La batalla de Chile: la lucha de un pueblo sin armas [inscribed]

By Patricio Guzmán

325,00

Pamplona: Peralta Ediciones; Madrid: Editorial Ayuso, 1977. First edition. 12mo large (20×13,5cm), printed card wrappers. 232pp. Text in Spanish. Mild reading crease to the spine with minor edge-wear, and tiny tape leftovers on page 62, not effecting the text. Inscribed by Patricio Guzmán to Jorge Sánchez on the fly leaf. Near fine overall.

 

La Batalla de Chile: la lucha de un pueblo sin armas by Patricio Guzmán redefined the documentary genre in Chile and throughout Latin America, using film for political analysis rather than the mere denunciation that dominated political filmmaking at the time.

The film shows the class struggle in the streets in an unprecedented way. Shot between February and September 1973, it documents the political tensions in Chile and the violent counter-revolution by Augusto Pinochet, with the help of the Nixon administration, against the democratically elected government of Salvador Allende.

The backstory of the film is quite interesting: Guzmán had just finished his first feature-length documentary about the first twelve months of Salvador Allende’s government, entitled Primer año [The First Year] 1971, when Chris Marker knocked on his door in Santiago de Chile. Marker initially was interested to document the situation in Chile, but since Guzmán had already done so with Primer año, Marker asked if he could buy the film to show it in France. Guzmán agreed, and Marker left Chile with the 16 millimeter master of the film in his suitcase.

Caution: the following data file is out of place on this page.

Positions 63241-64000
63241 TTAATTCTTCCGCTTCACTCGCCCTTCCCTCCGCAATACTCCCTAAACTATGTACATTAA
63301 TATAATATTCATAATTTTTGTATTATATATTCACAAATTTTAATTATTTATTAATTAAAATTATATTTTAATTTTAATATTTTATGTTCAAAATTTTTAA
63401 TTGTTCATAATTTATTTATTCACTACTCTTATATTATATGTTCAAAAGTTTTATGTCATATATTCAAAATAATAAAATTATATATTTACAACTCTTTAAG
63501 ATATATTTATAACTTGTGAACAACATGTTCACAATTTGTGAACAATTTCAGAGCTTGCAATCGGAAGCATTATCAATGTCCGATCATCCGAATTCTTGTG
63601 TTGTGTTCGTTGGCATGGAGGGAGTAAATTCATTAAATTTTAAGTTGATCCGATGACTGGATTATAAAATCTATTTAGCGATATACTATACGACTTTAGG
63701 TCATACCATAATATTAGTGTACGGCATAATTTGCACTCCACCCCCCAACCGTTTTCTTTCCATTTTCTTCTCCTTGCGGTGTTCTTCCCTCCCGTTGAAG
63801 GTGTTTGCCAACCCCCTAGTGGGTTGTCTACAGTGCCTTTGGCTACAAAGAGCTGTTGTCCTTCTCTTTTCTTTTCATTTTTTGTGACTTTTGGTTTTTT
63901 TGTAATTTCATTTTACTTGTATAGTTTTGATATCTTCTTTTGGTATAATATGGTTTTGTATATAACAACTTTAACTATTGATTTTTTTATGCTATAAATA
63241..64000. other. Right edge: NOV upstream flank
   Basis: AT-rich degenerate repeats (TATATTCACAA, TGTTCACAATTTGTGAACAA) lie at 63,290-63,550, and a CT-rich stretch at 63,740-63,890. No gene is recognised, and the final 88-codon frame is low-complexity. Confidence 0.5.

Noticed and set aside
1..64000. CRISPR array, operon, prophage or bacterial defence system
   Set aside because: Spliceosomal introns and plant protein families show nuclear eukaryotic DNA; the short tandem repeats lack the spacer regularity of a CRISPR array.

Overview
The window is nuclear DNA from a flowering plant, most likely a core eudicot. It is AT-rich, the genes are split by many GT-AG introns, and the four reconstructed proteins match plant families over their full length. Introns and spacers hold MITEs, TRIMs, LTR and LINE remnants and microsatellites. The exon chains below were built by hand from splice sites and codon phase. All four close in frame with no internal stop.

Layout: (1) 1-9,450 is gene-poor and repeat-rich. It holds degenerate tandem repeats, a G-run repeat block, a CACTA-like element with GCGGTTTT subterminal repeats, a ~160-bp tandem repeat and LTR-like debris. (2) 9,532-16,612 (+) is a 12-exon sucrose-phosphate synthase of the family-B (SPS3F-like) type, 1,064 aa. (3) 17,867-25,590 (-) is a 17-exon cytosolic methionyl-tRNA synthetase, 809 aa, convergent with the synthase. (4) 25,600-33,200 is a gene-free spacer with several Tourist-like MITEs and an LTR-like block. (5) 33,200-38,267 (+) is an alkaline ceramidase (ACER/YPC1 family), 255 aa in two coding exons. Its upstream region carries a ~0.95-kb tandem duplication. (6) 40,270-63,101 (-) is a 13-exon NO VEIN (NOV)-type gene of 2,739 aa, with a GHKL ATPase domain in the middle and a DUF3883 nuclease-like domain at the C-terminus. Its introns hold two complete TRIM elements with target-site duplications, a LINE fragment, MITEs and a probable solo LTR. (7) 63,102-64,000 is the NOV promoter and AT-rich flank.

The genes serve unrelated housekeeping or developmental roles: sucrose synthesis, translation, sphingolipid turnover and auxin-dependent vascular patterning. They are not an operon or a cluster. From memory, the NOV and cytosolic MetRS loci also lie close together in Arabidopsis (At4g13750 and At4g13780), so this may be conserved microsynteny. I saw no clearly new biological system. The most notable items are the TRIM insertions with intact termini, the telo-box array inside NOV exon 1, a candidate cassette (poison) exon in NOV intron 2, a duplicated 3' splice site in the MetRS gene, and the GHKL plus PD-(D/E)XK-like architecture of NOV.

Marker added in agreement with Guzmán, a prologue to the film, which retraced the history of Chile and more particularly, the worker’s movement led by Allende, with a montage of black and white photographs by Raymond Depardon. He also got Yves Montand, Simone Signoret, François Périer, and Delphine Seyrig, as dubbing actors for the film. Primer año ended up winning the first prize at the Nantes festival and the FIPRESCI prize in Mannheim.

A year later at the end of 1972, the situation in Chile changed radically. The right had managed to create a sense of disorder in most of the cities of Chile. Seeing what was happening in the streets, Guzmán felt the need to make a documentary, even though the government had just banned the imports of a certain amount of products, including new film. In despair Guzmán wrote a letter to Marker, asking for his help. A month later approximately 13,200 meters (14 hours) of fresh film arrived at the airport of Santiago de Chile, and the crew around Guzmán could start filming.

La Batalla de Chile: La Lucha de un Pueblo Sin Armas contains the entire dialogue of the film with an introduction by the Chilean sociologist and Marxist intellectual Marta Harnecker, and the Cuban film director and screenwriter Julio García Espinosa.

It also includes the letter Patricio Guzmán sent to Chris Marker, outlining his ideas for the film, asking him for help in finding new film for the project. The book is inscribed and signed by Guzmán to Jorge Sánchez:

„Para Jorge Sanchez y el colectivo ZAFRA con todo afecto y confianza un saludo de Patricio – Habana-1979 – I Festival de Nuevo Cine Latinoamericano“

Jorge Sánchez founded the distribution company Zafra Cine y Difusión in 1979, which brought together an important archive of 16mm films of Latin American cinema and independent Mexican cinema. He was a founding member of the Mexican Association of Independent Producers (AMPI), the Iberoamerican Federation of Film and Audiovisual Producers (FIPCA) and Director of Guadalajara’s International Film Festival from 2005 through 2010. Between 2013 and 2018 he was general director of the Mexican Institute of Cinematography.